Strangely enough, each initial conversion method (bar the first and the last one as they are essentially the same) results in a slightly different look. If you choose B&W as the Treatment, Lightroom will automatically assign certain values in the B&W Tab based on its analysis of the image. Whether you find those adjustments to your liking or not is very personal and depends on each individual photograph. This time around, I chose to desaturate each color individually using the HSL Tab. There’s no particular reason for it other than the fact I will be making quite a few adjustments using that tab, so might as well do the first step there, too:

What we end up with is a B&W photograph with a very smooth tonal transition, but also one that is quite “flat”. Still, such an early conversion already gives us a pretty good idea of what needs to be done – removing color helps us notice the luminance of different areas more easily. All the other steps are basically meant to brighten up the light areas and darken shadows further.

2. Tone Curve
What is likely among the most powerful tools in Lightroom or indeed any post-processing software, Tone Curve is where I do the most to achieve the look that I want, be it a low-contrast conversion or that which requires a swifter transition from highlights to shadows. In fact, in many cases, Tone Curve in conjunction with the HSL/Color/B&W Tabs is all you need for beautiful B&W. The first thing I did with the Tone Curve in this particular instance is switch it to Edit Point Curve mode, as shown in the following screenshot:

This allows free transformation without Lightroom’s aid of keeping the curve smooth. There, I click on the Point Curve drop-down menu at the bottom of the Tab and select the Strong Contrast preset. The photograph is instantly transformed into a much more “punchy”. Take a look at the changes I’ve made in the Edit Point Curve mode with just a couple of mouse clicks:

Quite the difference, yes? Now, we are not done with the Tone Curve yet. The Strong Contrast preset serves as a better starting point for the background as well as the main subject than the straight, linear setting, but some final adjustments will be required a little bit later. For now, the current changes gave the image enough “pop” for me to start searching for a good relationship between the main subject and the background with comfort. And now that the background is closer to my vision, time to do some local adjustments with the HSL Tab and the Adjustment Brush to give the main subject of the photograph an equally good starting point before final adjustment.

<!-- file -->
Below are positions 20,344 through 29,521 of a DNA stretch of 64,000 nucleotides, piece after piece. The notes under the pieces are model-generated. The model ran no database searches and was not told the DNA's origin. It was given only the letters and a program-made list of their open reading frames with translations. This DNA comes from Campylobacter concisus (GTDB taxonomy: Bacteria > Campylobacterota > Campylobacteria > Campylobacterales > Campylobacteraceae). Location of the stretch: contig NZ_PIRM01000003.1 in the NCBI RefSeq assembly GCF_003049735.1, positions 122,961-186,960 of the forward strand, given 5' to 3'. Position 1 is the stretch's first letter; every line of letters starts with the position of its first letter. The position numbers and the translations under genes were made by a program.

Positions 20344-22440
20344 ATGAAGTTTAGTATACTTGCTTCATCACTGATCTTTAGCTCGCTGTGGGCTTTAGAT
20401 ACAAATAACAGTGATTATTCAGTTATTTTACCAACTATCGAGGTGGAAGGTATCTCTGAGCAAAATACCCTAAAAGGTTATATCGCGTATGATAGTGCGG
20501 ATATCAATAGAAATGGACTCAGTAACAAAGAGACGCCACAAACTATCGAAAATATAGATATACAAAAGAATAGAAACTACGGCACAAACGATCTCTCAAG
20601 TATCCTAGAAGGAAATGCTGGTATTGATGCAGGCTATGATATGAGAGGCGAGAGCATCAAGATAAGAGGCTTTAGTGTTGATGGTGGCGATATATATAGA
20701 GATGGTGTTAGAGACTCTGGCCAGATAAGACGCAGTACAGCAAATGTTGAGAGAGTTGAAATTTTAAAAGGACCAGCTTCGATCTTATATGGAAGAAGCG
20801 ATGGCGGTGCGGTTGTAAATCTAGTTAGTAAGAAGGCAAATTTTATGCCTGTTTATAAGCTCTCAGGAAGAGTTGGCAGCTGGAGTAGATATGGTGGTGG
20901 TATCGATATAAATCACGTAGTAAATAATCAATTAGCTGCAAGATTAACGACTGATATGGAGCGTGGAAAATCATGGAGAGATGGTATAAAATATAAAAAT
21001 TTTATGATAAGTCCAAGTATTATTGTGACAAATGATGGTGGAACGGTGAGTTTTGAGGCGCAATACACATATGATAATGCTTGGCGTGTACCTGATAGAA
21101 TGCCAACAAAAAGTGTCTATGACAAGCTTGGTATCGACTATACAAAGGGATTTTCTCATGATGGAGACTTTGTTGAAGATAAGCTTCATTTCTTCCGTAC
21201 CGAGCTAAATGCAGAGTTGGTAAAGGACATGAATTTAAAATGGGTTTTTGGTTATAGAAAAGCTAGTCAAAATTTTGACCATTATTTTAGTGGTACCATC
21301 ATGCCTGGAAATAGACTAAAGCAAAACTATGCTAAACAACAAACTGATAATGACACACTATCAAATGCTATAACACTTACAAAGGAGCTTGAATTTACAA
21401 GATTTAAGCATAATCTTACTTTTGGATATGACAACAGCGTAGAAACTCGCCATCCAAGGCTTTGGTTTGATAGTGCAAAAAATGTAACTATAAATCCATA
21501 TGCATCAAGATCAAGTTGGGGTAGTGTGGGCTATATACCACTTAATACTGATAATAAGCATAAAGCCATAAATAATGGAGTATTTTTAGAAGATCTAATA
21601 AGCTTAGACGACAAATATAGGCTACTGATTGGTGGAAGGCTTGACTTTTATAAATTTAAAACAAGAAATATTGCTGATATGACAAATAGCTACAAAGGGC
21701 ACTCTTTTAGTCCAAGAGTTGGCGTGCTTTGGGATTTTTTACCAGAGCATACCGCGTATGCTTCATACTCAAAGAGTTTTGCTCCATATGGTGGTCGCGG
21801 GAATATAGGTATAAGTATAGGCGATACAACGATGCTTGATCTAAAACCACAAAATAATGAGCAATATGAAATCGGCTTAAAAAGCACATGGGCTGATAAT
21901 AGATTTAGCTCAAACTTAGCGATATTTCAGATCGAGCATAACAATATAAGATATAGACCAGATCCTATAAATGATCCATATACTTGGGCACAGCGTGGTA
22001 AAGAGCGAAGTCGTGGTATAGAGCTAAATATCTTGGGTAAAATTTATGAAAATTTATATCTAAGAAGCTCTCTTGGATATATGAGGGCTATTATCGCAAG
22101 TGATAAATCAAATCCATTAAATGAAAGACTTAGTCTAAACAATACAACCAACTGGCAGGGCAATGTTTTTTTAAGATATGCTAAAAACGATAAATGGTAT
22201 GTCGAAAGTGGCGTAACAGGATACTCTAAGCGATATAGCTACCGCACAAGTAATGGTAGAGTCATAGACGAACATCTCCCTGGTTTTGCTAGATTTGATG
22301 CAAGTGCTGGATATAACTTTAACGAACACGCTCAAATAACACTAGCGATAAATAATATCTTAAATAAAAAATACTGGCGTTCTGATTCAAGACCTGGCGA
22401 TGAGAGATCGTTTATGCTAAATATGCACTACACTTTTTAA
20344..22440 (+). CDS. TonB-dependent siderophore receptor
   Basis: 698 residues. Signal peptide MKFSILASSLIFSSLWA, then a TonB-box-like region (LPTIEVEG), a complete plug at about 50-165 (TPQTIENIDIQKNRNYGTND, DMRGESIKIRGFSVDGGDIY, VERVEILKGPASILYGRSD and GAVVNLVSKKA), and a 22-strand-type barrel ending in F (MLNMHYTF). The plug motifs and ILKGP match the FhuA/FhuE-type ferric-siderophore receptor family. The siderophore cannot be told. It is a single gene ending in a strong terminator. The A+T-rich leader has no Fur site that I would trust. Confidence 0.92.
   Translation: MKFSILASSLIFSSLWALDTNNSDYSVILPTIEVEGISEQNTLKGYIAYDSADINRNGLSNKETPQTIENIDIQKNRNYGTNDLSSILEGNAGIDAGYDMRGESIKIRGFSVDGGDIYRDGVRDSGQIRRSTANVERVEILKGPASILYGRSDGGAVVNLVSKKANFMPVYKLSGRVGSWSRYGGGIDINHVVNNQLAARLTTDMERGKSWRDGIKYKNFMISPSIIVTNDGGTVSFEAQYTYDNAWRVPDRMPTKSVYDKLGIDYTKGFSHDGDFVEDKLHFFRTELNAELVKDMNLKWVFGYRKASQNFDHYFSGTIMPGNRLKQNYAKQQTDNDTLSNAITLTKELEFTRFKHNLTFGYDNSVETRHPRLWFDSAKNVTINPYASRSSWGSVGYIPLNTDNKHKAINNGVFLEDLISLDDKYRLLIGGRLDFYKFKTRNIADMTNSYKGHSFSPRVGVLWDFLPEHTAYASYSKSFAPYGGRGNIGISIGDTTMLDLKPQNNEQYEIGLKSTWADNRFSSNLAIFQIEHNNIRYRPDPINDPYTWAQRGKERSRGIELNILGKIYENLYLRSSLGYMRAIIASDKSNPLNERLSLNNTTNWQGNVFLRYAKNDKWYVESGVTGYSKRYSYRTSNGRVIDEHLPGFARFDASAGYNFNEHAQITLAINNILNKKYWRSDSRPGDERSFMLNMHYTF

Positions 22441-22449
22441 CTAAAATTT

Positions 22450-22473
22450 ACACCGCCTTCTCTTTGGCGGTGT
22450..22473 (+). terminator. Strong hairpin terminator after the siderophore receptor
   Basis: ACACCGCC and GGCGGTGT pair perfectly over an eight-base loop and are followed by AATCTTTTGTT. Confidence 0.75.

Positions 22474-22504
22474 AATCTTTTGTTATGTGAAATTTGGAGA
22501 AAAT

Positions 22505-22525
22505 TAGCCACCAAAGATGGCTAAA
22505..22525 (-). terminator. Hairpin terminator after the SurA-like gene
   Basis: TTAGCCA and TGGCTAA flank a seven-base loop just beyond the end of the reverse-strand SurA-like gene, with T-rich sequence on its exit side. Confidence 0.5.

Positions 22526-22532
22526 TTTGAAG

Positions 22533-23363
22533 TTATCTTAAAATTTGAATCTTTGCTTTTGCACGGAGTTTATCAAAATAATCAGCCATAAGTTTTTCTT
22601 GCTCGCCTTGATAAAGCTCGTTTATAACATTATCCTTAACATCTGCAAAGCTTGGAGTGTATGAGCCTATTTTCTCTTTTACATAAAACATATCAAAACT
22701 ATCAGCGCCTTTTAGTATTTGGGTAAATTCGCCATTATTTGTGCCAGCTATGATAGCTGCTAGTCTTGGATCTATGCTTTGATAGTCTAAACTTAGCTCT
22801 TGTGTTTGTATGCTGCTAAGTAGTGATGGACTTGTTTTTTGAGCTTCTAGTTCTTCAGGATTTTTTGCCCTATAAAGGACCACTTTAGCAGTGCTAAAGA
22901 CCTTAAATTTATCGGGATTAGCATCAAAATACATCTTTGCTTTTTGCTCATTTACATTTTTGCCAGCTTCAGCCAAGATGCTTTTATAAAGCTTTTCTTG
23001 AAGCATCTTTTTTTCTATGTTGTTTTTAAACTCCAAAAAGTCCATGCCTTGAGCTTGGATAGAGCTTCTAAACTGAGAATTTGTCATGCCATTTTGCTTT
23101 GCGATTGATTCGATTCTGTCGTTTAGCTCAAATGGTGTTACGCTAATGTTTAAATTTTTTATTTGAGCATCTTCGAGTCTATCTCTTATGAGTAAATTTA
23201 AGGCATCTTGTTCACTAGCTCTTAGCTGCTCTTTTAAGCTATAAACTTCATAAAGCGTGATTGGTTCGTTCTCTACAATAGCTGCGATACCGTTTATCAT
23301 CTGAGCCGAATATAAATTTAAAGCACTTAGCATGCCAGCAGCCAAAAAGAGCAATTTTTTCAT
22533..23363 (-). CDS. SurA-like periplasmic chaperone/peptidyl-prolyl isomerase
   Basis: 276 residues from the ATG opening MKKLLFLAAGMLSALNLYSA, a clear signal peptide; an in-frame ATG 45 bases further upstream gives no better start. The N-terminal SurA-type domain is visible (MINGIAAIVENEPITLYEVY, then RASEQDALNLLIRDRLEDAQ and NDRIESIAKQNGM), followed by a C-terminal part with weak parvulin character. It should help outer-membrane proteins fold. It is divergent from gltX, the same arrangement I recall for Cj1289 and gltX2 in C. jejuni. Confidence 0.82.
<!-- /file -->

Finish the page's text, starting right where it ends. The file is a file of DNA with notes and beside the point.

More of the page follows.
3) HSL/Color/B&W Tab
What Luminance adjustments within the HSL/Color/B&W Tab allow me to do is change the brightness of certain areas of the image based on their color and not tonality, as is the case with the Tone Curve. In other words, even though we are working with a B&W image, this “more local” adjustment, in a somewhat peculiar way, involves working with color. For this particular case, this means I can brighten the skin of my subject without affecting, say, the background of the image, and this is exactly the sort of local adjustment that often proves key in a well-done B&W conversion.

As I trust you remember, skin tones mostly consist of orange, some red and a little bit of yellow color. I only adjusted the red (+45) and orange (+53) sliders since yellow was much too subtle and unnecessary in this particular case. There was no particular reason why I chose to set Orange to +53 and not, say, +52 – I merely dragged the sliders till I was satisfied with the look. Naturally, it involved some going back and forth, so don’t expect the same numbers to work in your case – experiment to find what suits your vision. With the portrait I am working on, the changes resulted in generally brighter skin tones. What matters is that the most prominent highlights on the subject’s face were further emphasized, yet the background did not change at all. Use the tool above to compare the before and after HSL Luminance adjustment images.

4. Adjustment Brush
Now that the skin, on average, is more or less as bright as I need it to be in relation to the background, it is time to increase local contrast and add even more visual impact where the subject’s face is. For this, the Adjustment Brush is the perfect tool. I have two choices that would help me increase the prominence, and definition of the skin texture – Contrast and Clarity. Since Contrast actually increases the brightness of the highlights and makes the shadows even darker, it can potentially blow out some of the detail that I’d rather preserve, especially since I plan to use the Tone Curve to increase general contrast at the end. Clarity is the better choice in this case since it only affects the intensity of the transition from shadows to highlights, and so that is the setting I chose.